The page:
In James 2:5, Christians were esteeming the rich and humiliating the poor. Notice that the comment that God makes here “Hath not God chosen the poor of this world rich in faith, and heirs of the kingdom…?”
James 5:1-5 Go to now, ye rich men, weep and howl for your miseries that shall come upon you. Your riches are corrupted, and your garments are motheaten. Your gold and silver is cankered; and the rust of them shall be a witness against you, and shall eat your flesh as it were fire. Ye have heaped treasure together for the last days. Behold, the hire of the labourers who have reaped down your fields, which is of you kept back by fraud, crieth: and the cries of them which have reaped are entered into the ears of the Lord of sabaoth. Ye have lived in pleasure on the earth, and been wanton; ye have nourished your hearts, as in a day of slaughter.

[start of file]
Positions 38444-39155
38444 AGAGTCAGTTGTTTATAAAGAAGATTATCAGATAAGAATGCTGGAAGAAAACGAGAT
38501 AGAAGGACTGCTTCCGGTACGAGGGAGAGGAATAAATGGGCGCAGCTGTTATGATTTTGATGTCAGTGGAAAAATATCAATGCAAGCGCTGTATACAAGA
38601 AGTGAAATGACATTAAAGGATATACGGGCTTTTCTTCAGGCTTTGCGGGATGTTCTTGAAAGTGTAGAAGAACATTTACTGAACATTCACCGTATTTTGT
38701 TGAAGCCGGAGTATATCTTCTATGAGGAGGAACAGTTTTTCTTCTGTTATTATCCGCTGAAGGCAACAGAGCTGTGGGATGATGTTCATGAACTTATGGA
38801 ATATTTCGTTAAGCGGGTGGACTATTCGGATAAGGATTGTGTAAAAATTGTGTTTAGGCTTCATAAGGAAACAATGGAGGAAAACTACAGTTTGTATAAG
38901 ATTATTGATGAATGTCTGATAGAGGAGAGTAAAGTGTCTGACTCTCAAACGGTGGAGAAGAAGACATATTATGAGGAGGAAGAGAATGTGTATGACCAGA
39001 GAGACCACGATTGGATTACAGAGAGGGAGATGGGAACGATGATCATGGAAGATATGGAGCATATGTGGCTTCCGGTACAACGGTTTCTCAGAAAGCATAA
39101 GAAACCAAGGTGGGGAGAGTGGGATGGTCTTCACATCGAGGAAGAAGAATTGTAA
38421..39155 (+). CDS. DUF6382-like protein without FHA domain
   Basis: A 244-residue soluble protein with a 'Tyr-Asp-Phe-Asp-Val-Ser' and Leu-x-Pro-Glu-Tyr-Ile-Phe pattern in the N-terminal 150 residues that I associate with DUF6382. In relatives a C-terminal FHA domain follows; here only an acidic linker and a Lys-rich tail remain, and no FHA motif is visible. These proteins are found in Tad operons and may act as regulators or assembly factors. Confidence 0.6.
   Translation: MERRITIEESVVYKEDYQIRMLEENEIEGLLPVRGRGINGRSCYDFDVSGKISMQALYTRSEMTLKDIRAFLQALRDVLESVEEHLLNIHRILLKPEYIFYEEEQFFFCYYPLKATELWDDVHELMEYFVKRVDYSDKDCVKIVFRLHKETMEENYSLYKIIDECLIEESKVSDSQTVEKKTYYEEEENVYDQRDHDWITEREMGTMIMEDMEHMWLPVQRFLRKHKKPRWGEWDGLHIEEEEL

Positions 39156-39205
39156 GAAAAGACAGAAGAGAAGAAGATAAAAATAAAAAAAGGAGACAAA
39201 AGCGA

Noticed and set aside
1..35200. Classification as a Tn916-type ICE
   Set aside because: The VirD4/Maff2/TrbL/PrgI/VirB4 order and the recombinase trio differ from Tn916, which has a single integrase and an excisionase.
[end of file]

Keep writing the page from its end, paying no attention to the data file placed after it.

Riches are a testimony against us. In what way? God has given you them so that you use them for the work of God, which is in reaching the world with the gospel, and the converts forming local churches, and in helping needy brethren. Do not these just and holy causes need your money? Of course they do. But you use what God loans you for your own luxury and pleasure, confident that God will always give you more, and it is totally yours to do what you please with it.
Proverbs 30:7-9 Two things have I required of thee; deny me them not before I die: Remove far from me vanity and lies: give me neither poverty nor riches; feed me with food convenient for me: Lest I be full, and deny thee, and say, Who is the LORD? or lest I be poor, and steal, and take the name of my God in vain.
Our attitude should be one of seeking neither poverty nor riches. We should work hard, and learn to be content with what God gives us.
Luke 12:15 And he said unto them, Take heed, and beware of covetousness: for a man’s life consisteth not in the abundance of the things which he possesseth.
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Author Pastor David Cox
|Date:||January 26, 2016|
|Date:||November 21, 2015|